I used to hold one of my former congregations out as an example of unexpected folks being very accepting of Stereotypic Non-Conforming People. I used to tell how Nic and I have always been accepted into my former congregation by people who were close to 20 years older than me; not the usual group most consider "accepting." It was always so pleasant going there. Even if Nic wasn't with me, people would ask how he was doing and send good wishes. I would even include Nic in my sermons as many clergy will do about their spouses; he is a large part of my life, so, of course, he will show up in the sermons.
But I heard something last weekend that saddened me: This congregation, who is in need of an on-site clergy, is having difficulty because the clergy in question is gay! Three people did not want him because he is not heterosexual. Now this may not sound like a lot, but when you consider that there may be between 7-14 people in the congregation, that is a major portion! This congregation has been looking for a clergy for three years now and this priest would work there for the amount the congregation had been paying supply clergy. It sounded like a total "win-win!" But there are those (who they are, I do not know, nor to I want to know) who do not want this guy because he is gay.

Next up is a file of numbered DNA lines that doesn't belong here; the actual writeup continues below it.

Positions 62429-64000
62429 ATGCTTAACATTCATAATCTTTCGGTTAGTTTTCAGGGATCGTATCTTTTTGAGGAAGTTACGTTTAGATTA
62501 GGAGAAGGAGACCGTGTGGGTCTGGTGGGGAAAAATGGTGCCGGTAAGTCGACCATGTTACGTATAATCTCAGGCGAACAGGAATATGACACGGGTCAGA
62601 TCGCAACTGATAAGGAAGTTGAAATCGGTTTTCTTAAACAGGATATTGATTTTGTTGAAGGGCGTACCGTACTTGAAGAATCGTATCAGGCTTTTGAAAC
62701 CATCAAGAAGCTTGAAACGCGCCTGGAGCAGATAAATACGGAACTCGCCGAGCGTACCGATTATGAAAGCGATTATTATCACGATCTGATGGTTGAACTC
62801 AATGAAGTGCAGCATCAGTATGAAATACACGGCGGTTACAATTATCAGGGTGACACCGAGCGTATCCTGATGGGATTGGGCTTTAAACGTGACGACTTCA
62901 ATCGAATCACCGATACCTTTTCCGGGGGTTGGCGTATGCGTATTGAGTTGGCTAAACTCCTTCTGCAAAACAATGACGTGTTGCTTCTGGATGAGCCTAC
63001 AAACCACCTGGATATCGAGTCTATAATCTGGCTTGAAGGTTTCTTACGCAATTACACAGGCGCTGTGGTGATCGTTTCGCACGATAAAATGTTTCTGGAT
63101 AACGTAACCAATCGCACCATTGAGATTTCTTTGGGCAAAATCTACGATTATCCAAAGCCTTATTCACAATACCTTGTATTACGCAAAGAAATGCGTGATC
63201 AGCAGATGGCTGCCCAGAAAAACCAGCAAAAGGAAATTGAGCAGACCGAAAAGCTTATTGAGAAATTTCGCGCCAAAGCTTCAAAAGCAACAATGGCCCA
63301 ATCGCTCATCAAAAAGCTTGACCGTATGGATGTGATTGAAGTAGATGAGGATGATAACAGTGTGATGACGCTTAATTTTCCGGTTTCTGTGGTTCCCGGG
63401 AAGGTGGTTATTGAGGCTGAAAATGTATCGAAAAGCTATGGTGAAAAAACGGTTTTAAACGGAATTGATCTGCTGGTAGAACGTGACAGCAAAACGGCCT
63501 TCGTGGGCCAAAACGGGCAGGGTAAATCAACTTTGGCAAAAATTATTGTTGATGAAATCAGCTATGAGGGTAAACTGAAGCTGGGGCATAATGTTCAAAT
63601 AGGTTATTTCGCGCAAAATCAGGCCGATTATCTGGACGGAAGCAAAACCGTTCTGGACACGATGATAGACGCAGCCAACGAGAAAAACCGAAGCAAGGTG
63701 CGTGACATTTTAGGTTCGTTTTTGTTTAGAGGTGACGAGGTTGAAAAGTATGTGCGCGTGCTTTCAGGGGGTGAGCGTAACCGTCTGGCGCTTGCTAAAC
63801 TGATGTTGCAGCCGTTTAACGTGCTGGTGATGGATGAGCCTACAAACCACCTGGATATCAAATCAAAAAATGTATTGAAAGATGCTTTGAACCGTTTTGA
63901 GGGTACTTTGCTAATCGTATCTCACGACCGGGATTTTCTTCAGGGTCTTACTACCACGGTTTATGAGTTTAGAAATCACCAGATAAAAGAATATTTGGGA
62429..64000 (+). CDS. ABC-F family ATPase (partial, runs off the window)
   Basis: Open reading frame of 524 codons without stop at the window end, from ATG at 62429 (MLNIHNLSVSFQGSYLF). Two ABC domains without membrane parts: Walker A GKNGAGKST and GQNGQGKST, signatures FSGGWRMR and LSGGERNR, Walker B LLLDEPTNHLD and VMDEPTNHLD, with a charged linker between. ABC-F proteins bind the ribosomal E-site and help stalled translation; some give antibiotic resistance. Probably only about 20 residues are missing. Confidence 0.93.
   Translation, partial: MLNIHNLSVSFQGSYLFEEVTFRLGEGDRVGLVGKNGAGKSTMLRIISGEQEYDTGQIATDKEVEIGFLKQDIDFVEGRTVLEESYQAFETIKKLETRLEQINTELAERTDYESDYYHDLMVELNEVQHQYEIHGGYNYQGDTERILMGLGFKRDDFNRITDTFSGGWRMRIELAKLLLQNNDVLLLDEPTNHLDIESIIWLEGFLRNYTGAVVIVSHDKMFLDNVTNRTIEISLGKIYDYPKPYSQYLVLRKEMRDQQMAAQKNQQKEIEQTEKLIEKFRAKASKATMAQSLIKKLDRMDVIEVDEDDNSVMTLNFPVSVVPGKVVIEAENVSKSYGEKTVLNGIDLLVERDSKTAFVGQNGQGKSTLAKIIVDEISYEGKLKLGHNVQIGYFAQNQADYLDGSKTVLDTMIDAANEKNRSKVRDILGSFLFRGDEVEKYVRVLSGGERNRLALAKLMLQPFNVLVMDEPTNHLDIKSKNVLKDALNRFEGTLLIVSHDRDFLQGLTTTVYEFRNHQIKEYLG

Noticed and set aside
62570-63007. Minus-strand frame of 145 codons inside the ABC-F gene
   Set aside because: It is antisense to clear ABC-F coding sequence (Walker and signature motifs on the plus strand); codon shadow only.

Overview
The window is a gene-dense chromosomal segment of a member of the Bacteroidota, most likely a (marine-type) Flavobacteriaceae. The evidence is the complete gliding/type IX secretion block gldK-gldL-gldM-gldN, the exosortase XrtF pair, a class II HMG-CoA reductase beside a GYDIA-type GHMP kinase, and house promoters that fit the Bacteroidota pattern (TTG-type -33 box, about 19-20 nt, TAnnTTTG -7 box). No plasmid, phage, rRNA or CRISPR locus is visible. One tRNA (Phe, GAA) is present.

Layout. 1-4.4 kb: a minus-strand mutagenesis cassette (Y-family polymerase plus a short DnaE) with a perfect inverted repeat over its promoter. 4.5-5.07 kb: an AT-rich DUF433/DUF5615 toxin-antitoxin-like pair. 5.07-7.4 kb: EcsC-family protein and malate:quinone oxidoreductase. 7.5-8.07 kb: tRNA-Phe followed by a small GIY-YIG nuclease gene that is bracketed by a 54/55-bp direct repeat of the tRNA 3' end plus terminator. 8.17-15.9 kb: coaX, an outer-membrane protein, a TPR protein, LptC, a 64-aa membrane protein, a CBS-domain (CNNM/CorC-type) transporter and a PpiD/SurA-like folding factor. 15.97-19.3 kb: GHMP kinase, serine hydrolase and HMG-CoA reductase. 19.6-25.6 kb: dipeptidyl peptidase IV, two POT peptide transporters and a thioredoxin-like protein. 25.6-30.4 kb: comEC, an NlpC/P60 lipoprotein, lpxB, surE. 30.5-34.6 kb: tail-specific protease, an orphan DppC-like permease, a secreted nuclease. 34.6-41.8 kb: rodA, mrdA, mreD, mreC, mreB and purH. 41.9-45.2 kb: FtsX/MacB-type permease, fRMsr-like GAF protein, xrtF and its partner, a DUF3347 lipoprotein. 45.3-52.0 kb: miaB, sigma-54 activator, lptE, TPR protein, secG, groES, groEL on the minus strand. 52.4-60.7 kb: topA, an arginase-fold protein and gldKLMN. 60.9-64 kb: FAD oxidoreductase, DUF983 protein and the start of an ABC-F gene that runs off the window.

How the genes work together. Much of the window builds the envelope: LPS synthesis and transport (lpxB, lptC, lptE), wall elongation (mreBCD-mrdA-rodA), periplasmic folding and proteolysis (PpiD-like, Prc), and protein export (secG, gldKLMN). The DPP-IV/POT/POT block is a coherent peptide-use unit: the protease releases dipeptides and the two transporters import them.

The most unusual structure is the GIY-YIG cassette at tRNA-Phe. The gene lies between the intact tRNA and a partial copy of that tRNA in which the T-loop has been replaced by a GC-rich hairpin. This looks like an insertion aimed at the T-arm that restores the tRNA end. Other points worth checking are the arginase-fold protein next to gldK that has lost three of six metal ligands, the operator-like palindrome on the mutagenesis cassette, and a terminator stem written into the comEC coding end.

I makes me wonder if these people were just tolerating me. I am sorry, as it has been said, "we tolerate traffic;" I don't want to be just tolerated. In the time that I have been there, haven't these people learned anything?
I am stuck in this quandry: Preaching is a call, we don't do it for the money. For all the harping I do about it, I still feel like a ship without a rudder. I am beginning to feel like leading congregations is out of the picture because people cannot get beyond their prejudices. Even in the face of evidence to the contrary, people will hold so tightly to their failing belief system.
Two congregations that do not want me because I am gay, and one that seemed to be the beacon of hope, still caught in such out-dated frameworks. It is difficult to not feel frustrated.
The good Dr. Ur-Spo, among others, have told me to just start making glass. That sounds wonderful short of the fact that the economy is still tanked and I am ok, but I do not consider myself "good." I still have much to learn before I would feel comfortable making stained glass a profession.
Thus the dilemma I see: Trying to continue in ministry, knowing that finding a congregation will be neigh on impossible. Or doing something else, knowing that no matter how hard I try, my heart will not be in it.
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